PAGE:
Fifty years after the death of Dr John Watson (Colin Blakely) the contents of a box kept all that time in a bank vault could be made public. His great friend and colleague Sherlock Holmes (Robert Stephens) could be relied upon to get to the heart of a mystery and uncover the solution, but what Watson was reluctant to reveal was his occasional fallibility. Thus these two cases provided fresh insight into the famed detective's personality, and were assuredly not something that would have been printed in The Strand magazine with the others...
Of course, if writer (with I.A.L. Diamond) and director Billy Wilder had had his way there would have been four cases revealed in that box, but the story of The Private Life of Sherlock Holmes was a sad one through and through. It was intended as a three hour long epic, offering audiences a selection of Holmes pastiches each of which would highlight one of his failings as perceived by Wilder, three of them around half an hour long or shorter, and the main tale concerning the Loch Ness Monster. Unfortunately for him, the studio got cold feet as they did not think they would get their money back, and a drastic re-edit was ordered.
Wilder didn't have much to do with the recutting of his epic, and the fact remained that by this time whatever the studio were doing to it was more a damage limitation exercise than a boost to the quality of the movie. Once released in a couple of hours format, very few were interested in shelling out to see it, and it was one of the biggest flops of its day: well into the next century it still hadn't entirely made its costs back. Add to that a production dogged with mishaps such as the monster submersible sinking to the bottom of the actual Loch Ness and Wilder's badgering of Stephens to the point of a nervous breakdown and it was a film many would rather forget.
But such is the way with these things, Holmes was such an enduring character that anything featuring him, especially a grand folly carrying as much baggage as this did, would generate intrigue among the many aficionados of Sir Arthur Conan Doyle's most celebrated creation. Therefore a cult following was amassed over the years among those who responded to Wilder's tentative reinventions, but just as many, if not more, who tried this were left disappointed that it was all so muted, in spite of a plot which stirred in various craziness. The first, shorter story is not so much a mystery as an accusation that Holmes was homosexual, but rather than treat it as a lighthearted dig, it's presented with an eventually crushing moral weight.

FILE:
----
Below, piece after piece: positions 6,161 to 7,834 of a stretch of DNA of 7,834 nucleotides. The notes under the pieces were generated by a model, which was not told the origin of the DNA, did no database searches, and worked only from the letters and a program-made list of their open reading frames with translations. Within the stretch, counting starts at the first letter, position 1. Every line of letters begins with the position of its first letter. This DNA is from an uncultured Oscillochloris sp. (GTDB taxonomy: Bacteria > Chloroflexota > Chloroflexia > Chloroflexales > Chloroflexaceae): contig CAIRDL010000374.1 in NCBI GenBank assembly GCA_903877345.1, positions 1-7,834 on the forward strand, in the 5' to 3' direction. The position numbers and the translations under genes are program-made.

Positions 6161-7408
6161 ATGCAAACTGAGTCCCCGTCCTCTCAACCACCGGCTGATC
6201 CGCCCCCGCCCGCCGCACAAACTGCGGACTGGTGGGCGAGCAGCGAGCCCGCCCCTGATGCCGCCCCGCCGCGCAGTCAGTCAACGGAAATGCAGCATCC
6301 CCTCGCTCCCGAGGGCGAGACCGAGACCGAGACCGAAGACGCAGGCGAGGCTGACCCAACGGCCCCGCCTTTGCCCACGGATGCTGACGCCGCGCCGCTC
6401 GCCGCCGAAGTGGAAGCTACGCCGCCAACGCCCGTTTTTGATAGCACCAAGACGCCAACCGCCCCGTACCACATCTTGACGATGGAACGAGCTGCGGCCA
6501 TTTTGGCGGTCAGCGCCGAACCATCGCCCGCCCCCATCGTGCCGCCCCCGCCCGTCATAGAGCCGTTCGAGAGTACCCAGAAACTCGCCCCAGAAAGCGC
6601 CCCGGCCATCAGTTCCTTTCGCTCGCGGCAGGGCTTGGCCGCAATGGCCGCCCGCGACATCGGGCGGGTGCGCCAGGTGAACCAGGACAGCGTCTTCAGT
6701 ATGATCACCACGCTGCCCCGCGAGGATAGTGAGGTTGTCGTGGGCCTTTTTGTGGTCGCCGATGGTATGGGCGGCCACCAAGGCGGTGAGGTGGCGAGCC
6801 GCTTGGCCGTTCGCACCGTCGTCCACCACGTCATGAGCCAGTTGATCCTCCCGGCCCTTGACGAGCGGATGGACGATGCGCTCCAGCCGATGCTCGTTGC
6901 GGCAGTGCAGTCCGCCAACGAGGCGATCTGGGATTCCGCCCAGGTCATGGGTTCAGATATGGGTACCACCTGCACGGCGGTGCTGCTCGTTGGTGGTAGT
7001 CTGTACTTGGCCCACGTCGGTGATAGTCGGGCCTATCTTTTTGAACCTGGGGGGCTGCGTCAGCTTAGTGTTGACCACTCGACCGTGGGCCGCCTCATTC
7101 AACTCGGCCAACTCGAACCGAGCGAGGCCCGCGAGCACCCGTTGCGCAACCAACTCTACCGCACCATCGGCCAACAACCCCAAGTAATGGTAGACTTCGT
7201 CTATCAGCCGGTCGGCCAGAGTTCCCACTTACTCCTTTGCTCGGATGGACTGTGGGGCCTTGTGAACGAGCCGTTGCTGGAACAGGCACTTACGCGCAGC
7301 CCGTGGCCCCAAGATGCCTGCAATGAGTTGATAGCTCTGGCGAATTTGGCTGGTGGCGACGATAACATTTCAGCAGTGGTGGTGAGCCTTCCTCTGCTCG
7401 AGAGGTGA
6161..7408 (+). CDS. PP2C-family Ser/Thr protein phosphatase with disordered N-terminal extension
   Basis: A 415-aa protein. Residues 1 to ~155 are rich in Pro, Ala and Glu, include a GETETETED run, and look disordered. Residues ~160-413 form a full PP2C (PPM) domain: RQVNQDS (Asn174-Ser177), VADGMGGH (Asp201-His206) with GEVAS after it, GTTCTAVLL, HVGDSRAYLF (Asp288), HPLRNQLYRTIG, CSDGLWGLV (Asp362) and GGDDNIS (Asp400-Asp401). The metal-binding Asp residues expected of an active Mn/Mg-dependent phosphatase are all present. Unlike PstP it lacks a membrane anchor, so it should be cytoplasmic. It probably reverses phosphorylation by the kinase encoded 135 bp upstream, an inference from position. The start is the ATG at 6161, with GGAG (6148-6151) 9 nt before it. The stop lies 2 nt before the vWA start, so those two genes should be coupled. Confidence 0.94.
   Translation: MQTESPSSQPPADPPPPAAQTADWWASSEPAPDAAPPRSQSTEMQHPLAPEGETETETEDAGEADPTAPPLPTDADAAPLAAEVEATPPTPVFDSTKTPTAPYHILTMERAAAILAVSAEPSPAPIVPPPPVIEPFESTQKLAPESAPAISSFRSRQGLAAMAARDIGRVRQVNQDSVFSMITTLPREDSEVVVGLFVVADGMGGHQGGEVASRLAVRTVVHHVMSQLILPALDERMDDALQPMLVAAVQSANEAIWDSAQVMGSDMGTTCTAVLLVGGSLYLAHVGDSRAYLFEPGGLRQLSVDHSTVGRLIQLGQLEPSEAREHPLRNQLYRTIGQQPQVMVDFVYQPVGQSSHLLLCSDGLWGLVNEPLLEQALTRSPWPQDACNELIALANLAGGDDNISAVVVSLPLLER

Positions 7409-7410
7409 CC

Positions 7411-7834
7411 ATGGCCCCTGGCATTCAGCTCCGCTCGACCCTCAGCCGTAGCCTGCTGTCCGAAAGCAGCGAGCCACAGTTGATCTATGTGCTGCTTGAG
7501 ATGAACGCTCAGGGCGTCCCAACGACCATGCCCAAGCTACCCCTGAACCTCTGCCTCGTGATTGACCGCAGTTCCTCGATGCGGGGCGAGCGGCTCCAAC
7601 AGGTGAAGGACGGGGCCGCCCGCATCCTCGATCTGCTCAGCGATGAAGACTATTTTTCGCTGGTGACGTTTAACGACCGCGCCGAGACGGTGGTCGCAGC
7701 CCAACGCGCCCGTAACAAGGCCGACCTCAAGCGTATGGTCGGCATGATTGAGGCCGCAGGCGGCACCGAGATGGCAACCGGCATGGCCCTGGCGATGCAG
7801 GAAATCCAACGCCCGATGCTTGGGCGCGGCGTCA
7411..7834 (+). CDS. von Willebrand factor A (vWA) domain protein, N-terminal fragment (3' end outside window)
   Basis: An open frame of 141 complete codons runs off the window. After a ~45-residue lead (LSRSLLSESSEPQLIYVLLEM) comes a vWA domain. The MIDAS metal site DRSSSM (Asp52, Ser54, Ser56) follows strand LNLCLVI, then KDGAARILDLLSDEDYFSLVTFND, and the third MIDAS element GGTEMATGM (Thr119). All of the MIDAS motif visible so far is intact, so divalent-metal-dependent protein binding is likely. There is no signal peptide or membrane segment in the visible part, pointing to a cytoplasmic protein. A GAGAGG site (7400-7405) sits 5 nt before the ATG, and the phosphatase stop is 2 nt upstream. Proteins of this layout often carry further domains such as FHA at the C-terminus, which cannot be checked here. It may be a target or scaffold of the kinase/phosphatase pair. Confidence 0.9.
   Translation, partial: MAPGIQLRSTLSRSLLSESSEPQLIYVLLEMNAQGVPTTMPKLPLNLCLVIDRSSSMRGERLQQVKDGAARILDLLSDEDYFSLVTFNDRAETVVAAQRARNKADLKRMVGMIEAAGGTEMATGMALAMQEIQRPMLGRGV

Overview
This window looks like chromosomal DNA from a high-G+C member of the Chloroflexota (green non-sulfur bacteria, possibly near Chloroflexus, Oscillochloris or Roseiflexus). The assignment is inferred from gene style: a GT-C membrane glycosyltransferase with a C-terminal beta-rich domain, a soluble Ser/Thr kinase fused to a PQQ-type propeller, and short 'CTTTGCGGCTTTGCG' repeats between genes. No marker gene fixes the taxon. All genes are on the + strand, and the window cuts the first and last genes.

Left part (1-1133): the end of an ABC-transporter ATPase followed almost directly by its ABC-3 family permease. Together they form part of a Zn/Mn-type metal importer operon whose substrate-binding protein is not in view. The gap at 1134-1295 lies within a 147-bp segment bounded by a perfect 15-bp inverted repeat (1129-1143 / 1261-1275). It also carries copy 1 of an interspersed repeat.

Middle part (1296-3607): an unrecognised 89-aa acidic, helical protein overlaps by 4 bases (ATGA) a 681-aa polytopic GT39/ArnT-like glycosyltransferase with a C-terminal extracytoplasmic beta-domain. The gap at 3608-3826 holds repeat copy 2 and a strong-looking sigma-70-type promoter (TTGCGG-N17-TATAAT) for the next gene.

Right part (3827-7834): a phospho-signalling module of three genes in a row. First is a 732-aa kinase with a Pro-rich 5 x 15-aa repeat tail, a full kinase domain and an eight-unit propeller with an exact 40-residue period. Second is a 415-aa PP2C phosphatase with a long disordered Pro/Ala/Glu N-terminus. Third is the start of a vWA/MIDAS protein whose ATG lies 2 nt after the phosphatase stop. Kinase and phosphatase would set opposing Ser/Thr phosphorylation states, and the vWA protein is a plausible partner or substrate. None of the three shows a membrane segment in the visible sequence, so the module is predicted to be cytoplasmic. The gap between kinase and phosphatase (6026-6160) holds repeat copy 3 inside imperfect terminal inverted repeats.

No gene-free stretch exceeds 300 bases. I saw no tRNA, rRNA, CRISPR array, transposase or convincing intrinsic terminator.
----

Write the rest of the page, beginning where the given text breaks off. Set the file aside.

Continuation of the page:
Things picked up somewhat in the second yarn as Wilder showed the sleuth's drive to uncover the truth could be misplaced, but again feels as if the character was being needlessly undercut without sufficient humour to keep the whole thing afloat. Here Holmes and Watson assist a woman (Geneviève Page) who showed up bedraggled at their door, leading them on a journey to Northern Scotland and medium-jinks with the monster, a collection of midgets, canaries, castles, spies and the reappearance of Holmes' brother Mycroft (a bald Christopher Lee, one of the highlights). All very well as far as that went, but if it amused it never inspired or revealed what it was Wilder saw in the originals that made it so imperative he should have devoted so much time to it. For a long while this was going to be a musical, which would have been genuinely audacious, but as it stood it was elaborate enough but curiously downbeat and dejected, as if the production's troubles were dragging down the events on screen. Music by Miklos Rosza.